For a season in which the Orioles have long been considered prohibitive favorites to finish with the worst record in baseball, they sure are breaking a lot of MLB records.
First, they beat the Indians by the same score, 13-0, in back-to-back games at the end of June. It was the *first time in Major League Baseball history* a team had ever shutout its opponent while scoring at least 13 runs in consecutive games.
Then, to cap off Thursday’s 16-inning marathon in Los Angeles, outfielder Stevie Wilkerson became the *first position player in Major League Baseball history* to ever record a save, capping off the win with a clean, 14-pitch inning in which he never topped 60 mph.
Now, the Orioles have become the *first team in Major League Baseball history* to hit multiple home runs in at least 10 straight games, reaching the mark in Saturday’s game, also against the Angels.
Noticing a pattern here?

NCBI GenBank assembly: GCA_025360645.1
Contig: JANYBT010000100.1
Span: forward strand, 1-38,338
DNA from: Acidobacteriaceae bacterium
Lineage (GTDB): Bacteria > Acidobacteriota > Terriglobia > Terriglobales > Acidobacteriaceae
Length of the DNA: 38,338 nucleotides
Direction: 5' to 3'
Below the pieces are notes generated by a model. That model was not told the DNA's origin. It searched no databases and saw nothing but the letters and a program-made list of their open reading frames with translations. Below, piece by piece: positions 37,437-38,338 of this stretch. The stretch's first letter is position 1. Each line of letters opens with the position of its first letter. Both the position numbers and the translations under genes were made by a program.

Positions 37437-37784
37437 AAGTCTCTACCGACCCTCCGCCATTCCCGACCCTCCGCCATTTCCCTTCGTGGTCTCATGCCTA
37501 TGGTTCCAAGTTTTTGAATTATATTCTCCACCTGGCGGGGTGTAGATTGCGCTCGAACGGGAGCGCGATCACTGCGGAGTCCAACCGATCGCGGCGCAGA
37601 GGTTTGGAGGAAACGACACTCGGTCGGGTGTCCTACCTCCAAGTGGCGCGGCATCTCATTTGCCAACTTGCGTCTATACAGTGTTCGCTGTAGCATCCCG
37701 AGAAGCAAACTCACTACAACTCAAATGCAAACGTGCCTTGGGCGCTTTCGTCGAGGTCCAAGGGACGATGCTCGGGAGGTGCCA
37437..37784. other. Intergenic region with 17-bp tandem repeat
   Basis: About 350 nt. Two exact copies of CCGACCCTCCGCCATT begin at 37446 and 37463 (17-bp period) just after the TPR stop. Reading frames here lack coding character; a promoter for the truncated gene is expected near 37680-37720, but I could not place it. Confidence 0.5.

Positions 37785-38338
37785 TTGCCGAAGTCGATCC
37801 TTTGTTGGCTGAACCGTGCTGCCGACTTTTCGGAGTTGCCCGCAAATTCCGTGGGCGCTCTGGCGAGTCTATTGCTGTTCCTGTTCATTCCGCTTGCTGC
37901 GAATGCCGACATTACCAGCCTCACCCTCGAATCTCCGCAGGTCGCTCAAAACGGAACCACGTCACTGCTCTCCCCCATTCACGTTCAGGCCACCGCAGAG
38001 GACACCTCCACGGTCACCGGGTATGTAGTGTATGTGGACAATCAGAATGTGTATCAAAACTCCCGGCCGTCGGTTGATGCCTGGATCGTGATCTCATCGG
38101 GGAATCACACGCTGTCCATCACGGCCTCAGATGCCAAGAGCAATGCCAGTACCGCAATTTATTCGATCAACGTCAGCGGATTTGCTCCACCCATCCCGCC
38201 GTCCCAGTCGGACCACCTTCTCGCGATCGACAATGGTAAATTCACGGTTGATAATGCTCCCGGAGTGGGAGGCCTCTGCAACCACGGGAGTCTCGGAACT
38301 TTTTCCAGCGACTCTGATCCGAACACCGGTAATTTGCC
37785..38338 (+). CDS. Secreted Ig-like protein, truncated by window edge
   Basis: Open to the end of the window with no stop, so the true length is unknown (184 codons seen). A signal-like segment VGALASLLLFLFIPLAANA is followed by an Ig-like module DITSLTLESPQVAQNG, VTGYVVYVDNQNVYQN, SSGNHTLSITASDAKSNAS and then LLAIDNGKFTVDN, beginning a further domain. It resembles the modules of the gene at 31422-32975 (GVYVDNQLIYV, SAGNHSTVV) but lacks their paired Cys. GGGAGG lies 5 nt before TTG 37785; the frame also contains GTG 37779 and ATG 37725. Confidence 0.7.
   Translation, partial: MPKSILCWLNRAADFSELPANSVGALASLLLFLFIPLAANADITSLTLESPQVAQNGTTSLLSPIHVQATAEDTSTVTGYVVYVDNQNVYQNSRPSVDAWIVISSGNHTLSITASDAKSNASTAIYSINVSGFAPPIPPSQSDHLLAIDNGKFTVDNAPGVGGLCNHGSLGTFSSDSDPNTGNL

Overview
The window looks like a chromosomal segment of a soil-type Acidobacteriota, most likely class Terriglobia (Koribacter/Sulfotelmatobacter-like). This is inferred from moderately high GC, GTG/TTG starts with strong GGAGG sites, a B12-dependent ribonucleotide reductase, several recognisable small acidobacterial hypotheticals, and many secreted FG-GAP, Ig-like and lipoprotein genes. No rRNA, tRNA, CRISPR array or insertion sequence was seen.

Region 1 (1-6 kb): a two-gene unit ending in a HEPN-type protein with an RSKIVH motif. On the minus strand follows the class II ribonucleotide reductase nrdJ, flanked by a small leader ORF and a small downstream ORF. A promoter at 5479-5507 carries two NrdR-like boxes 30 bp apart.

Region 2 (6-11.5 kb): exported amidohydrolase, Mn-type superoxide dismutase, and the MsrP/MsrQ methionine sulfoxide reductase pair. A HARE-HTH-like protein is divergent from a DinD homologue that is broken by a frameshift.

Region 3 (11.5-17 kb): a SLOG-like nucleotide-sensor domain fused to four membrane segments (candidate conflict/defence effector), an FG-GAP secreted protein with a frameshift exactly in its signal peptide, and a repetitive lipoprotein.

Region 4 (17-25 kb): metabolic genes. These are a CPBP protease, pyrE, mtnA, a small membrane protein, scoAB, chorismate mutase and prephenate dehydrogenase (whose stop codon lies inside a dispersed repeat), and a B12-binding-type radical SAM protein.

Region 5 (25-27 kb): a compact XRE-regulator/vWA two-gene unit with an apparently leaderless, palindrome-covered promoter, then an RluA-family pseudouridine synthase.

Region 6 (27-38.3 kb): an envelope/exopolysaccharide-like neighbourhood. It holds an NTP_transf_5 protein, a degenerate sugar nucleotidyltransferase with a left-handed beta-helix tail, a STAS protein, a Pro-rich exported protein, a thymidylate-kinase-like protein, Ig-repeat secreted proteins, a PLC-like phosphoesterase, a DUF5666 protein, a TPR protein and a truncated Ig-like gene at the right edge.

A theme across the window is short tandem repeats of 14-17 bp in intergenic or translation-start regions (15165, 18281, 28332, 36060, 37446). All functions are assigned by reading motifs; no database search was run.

The latest record-breaker comes amidst an unprecedented hot stretch for the 2019 Orioles. They’ve won seven of the 10 games spanning the home run streak, and all of a sudden have “fallen behind” the Detroit Tigers in the race for the top pick in the 2020 MLB Draft.
Interestingly, the old record of nine consecutive games with multiple home runs has now been reached six times in baseball history, including the active Orioles run, and three of those six streaks have come from Baltimore.
As unique as it is for a team to make MLB history three times in fewer than 25 games, it’s important to remember this is still a lost season in Baltimore. The Orioles are still in the middle of a long rebuilding process, and that won’t change this year or next.
Still, it’s fun to watch something that’s literally never happened before, and it’s even more fun when it comes from such an unexpected source. And it’s worth pointing out how hard the roster continues to play under the tutelage of Brandon Hyde, who has already won more road games in 2019 than the Orioles did in all of 2018.
There will be a lot more losing than winning in the coming years, but little quirks like these make rebuilding seasons a bit more tolerable for O’s fans. It’s a whole lot more fun seeing history made for positive reasons rather than negative.
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